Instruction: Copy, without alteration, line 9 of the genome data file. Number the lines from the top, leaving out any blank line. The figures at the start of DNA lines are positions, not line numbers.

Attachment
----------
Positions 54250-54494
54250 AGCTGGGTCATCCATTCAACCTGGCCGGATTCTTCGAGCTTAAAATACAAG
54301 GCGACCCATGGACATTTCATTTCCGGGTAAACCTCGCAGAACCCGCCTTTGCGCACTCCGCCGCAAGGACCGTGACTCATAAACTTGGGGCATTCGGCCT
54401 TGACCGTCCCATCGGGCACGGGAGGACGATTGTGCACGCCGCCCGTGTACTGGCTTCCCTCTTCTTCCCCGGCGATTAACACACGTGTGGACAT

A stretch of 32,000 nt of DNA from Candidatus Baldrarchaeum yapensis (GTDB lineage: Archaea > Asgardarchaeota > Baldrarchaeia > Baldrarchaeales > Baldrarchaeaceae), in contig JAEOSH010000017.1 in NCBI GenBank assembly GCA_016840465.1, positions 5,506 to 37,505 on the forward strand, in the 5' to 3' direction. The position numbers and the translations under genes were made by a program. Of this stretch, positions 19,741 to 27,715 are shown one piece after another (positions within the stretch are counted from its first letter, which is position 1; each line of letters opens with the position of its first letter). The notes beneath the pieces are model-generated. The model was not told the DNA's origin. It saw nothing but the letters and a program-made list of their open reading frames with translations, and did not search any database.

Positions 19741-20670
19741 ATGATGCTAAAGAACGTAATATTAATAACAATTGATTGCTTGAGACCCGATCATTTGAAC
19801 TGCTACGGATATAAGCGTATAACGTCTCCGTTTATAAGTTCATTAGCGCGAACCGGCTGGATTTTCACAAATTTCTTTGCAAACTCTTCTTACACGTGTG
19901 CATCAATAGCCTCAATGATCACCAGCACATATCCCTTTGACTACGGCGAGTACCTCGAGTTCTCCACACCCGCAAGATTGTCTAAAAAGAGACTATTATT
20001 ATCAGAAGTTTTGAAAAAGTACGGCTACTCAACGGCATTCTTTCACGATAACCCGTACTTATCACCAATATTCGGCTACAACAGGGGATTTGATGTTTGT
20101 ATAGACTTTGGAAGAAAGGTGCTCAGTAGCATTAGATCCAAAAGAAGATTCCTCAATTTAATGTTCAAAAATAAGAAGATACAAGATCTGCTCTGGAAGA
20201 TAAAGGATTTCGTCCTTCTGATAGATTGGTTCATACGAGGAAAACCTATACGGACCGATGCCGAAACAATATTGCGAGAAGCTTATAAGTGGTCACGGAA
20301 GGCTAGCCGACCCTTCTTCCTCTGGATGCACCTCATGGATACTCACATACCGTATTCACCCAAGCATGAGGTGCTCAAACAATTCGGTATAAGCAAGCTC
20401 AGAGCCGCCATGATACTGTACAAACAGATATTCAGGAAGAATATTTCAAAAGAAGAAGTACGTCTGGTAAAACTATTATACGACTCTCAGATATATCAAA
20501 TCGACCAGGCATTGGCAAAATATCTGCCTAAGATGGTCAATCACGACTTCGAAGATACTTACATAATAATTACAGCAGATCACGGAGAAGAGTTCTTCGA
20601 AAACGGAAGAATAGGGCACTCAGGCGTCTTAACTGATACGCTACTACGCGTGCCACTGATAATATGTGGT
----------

19901 CATCAATAGCCTCAATGATCACCAGCACATATCCCTTTGACTACGGCGAGTACCTCGAGTTCTCCACACCCGCAAGATTGTCTAAAAAGAGACTATTATT